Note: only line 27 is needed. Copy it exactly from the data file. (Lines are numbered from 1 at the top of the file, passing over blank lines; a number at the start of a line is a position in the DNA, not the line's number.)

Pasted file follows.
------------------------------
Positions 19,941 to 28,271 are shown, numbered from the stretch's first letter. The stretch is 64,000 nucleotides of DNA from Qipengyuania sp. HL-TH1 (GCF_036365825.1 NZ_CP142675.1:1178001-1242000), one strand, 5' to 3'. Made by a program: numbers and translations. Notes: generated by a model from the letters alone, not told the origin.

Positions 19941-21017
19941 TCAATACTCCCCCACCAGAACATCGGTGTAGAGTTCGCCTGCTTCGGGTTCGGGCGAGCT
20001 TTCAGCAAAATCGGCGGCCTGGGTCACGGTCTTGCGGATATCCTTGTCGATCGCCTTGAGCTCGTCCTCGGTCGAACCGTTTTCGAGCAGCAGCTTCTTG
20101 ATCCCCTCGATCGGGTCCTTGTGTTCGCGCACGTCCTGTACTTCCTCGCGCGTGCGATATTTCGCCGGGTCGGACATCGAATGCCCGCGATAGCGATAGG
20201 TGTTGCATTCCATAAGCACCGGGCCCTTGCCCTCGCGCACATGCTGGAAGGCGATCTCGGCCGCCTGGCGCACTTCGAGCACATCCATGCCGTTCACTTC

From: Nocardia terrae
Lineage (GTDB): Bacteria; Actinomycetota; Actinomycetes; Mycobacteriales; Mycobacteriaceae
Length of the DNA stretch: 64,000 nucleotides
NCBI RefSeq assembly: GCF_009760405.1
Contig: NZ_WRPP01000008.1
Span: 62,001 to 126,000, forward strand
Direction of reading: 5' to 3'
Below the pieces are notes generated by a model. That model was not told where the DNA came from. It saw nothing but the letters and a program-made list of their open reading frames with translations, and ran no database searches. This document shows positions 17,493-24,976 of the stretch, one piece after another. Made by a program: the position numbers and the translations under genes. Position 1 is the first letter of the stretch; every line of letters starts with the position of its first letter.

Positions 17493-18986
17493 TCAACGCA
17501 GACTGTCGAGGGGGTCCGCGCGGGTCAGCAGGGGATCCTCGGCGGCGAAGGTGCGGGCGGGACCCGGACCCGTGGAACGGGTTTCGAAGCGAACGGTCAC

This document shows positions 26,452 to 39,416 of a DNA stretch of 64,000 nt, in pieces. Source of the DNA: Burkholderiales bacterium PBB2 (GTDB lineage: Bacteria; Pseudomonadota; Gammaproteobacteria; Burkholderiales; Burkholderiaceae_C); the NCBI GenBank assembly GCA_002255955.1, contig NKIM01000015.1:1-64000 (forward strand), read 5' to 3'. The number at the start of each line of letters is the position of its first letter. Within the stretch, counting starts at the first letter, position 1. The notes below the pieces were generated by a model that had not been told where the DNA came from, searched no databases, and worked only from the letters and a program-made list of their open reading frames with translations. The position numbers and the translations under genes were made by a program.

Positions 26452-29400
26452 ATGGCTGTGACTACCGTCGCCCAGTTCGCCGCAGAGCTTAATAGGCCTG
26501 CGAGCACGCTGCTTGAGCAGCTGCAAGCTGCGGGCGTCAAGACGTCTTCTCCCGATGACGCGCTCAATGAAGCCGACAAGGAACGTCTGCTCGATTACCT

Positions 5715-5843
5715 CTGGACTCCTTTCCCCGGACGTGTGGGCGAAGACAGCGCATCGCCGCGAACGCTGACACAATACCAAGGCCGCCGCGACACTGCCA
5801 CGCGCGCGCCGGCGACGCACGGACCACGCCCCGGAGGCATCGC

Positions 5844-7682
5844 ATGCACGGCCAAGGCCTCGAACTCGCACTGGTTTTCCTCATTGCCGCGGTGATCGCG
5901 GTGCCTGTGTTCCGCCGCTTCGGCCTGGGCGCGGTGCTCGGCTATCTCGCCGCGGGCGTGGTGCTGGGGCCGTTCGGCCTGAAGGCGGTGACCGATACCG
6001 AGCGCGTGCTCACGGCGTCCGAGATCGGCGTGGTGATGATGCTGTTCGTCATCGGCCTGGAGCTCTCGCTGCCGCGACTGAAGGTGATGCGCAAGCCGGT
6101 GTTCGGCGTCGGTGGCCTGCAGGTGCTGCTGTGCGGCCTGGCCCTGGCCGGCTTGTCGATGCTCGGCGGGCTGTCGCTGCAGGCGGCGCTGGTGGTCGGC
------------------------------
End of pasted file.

5901 GTGCCTGTGTTCCGCCGCTTCGGCCTGGGCGCGGTGCTCGGCTATCTCGCCGCGGGCGTGGTGCTGGGGCCGTTCGGCCTGAAGGCGGTGACCGATACCG